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PLEASE NOTE: Michael D's is currently in READ ONLY MODE. Anything submitted will simply not be written to the database.
Lots of stuff is still broken, but at least reviews can now be looked up and read.
Jungle Girl (1941)

Jungle Girl (1941) (NTSC)

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Released 19-Aug-2011

Cover Art

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Details At A Glance

General Extras
Category Cult None
Rating Rated E
Year Of Production 1941
Running Time 267:21
RSDL / Flipper Dual Layered
Multi Disc Set (3)
Cast & Crew
Start Up Menu
Region Coding 1,2,3,4,5,6 Directed By John English
William Witney
Gryphon Entertainment Starring Frances Gifford
Tom Neal
Trevor Bardette
Gerald Mohr
Eddie Acuff
Frank Lackteen
Tommy Cook
Robert Barron
Al Kikume
Bud Geary
Al Taylor
Case Amaray-Transparent-Dual
RPI $19.95 Music Cy Feuer
Ross DiMaggio
Mort Glickman

Video (NTSC) Audio
Pan & Scan/Full Frame Full Frame English Linear PCM 48/16 2.0 (1536Kb/s)
Widescreen Aspect Ratio None
16x9 Enhancement No
Video Format 480i (NTSC)
Original Aspect Ratio 1.37:1 Miscellaneous
Jacket Pictures No
Subtitles None Smoking Yes, the villains always smoke
Annoying Product Placement No
Action In or After Credits No

NOTE: The Profanity Filter is ON. Turn it off here.

Plot Synopsis

     Many years ago Dr. John Meredith (Trevor Bardette) had fled civilization and gone to darkest Africa with his infant daughter Nyoka because of the criminal activities of his twin brother Bradley. Using his medical skills he had cured the chief of the Masamba tribe, becoming the “white witch doctor” of the tribe. As a result he came into possession of the lion amulet, a token that was thought by the tribe to possess great spiritual power. The amulet also allowed the possessor access to the fabulous wealth of the Masamba diamonds, held in safety in the Caves of Nakros and guarded by lion warriors.

     The long first chapter of the serial is Death by Voodoo (this episode is 28 minutes in length, the other episodes are all approximately 17 minutes). As Chapter 1 starts Nyoka (Frances Gifford) is now a young woman with a neat range of jungle skills and vine swinging. Dr. Meredith is visited by “Slick” Latimer (Gerald Mohr), who tells him that his brother Bradley is drying nearby and asks for help. It is a trap: Bradley is alive and wants John to help him steal the Masamba diamonds. When John refuses, he is shot and killed by Latimer, and Bradley assumes John’s identity. At the same time a rival disgruntled witchdoctor, Shamba (Frank Lackteen), tries to kill Nyoka in the Caves of Nakros but she is saved by bush pilot Jack Stanton (Tom Neal) and his friend “Curley” Rogers (Eddie Acuff). However, Shamba has gotten away with the lion amulet and it is up to Nyoka and Jack to get it back. As the series progresses, Latimer works in secret with Shamba, aiming to get hold of the diamonds, while all Shamba wants is to get rid of all the whites invading his jungle. The three way battle lines have been drawn.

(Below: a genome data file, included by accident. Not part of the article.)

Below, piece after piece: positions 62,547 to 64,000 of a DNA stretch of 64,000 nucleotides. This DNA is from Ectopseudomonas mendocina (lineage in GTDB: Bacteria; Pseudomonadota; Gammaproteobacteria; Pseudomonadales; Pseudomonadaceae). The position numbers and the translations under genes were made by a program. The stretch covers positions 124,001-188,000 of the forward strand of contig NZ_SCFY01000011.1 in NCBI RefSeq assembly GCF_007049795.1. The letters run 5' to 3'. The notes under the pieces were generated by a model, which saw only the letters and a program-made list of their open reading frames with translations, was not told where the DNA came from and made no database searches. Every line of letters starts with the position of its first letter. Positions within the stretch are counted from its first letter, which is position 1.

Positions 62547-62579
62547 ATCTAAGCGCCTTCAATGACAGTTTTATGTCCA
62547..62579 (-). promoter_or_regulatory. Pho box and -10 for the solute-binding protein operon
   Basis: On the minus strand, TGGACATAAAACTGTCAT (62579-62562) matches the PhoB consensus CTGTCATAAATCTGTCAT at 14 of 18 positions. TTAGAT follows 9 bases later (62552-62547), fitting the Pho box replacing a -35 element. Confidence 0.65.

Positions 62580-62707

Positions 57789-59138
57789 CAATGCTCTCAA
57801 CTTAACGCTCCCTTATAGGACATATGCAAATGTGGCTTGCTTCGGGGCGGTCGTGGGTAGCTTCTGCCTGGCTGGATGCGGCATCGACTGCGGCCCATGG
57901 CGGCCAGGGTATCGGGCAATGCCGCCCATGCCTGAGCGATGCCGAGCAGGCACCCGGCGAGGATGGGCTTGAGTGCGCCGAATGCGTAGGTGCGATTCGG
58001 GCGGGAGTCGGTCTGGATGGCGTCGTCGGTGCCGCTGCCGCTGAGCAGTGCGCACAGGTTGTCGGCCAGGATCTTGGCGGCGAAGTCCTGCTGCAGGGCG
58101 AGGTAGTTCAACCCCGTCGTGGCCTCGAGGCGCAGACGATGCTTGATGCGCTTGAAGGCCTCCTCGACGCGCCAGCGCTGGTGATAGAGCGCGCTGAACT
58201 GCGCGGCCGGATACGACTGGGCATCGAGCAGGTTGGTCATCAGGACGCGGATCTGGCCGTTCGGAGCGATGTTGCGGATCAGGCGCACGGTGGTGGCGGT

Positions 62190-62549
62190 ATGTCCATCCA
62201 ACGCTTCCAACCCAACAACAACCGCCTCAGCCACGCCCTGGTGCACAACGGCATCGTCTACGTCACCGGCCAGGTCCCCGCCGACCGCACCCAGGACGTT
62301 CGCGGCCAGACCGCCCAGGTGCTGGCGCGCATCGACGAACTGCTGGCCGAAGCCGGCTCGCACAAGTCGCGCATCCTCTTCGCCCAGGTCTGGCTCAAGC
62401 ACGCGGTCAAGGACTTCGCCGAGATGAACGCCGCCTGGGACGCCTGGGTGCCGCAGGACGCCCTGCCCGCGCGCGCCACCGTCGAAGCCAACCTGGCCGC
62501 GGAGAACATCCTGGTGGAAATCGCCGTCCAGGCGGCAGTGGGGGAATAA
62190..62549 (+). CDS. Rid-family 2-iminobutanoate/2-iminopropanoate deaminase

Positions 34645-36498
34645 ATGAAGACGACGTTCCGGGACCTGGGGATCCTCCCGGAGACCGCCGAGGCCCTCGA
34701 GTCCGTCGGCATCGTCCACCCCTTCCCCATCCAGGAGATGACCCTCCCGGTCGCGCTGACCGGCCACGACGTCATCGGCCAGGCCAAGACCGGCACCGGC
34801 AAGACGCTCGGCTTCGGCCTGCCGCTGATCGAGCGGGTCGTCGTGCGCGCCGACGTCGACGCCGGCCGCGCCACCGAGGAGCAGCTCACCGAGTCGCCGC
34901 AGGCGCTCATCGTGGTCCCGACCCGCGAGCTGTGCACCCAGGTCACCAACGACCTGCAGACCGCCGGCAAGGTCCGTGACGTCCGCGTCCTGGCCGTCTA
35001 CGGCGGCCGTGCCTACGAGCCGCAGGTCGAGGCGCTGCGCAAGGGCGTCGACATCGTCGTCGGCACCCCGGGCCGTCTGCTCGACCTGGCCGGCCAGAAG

Jungle Girl was directed jointly by John English and William Witney, both experienced serial directors who knew exactly what they were doing. They would both continue to direct film and television for decades, with English still directing episodes of Lassie in 1966 and Whitney directing episodes of The High Chaparral in 1968 and The Cowboys in 1974!

     In true serial fashion, each episode of Jungle Girl ends with one or both of the main stars in grave danger, while the next episode commences with a recap of the previous cliff hanging ending before resolving it and getting on with the story. In Jungle Girl the situations are fairly repetitive even with the six credited screen writers – I lost count of the times Nyoka is captured, the child Kimbu (Tommy Cook) rushes to Jack who heads off to the rescue. As well, Shamba, one of the main villains, disappears for around 5 chapters, about 1/3 of the serial! Yet, these serials were not intended to be watched end to end but at weekly intervals when the action and cliff-hanging aspects were more important than plotlines.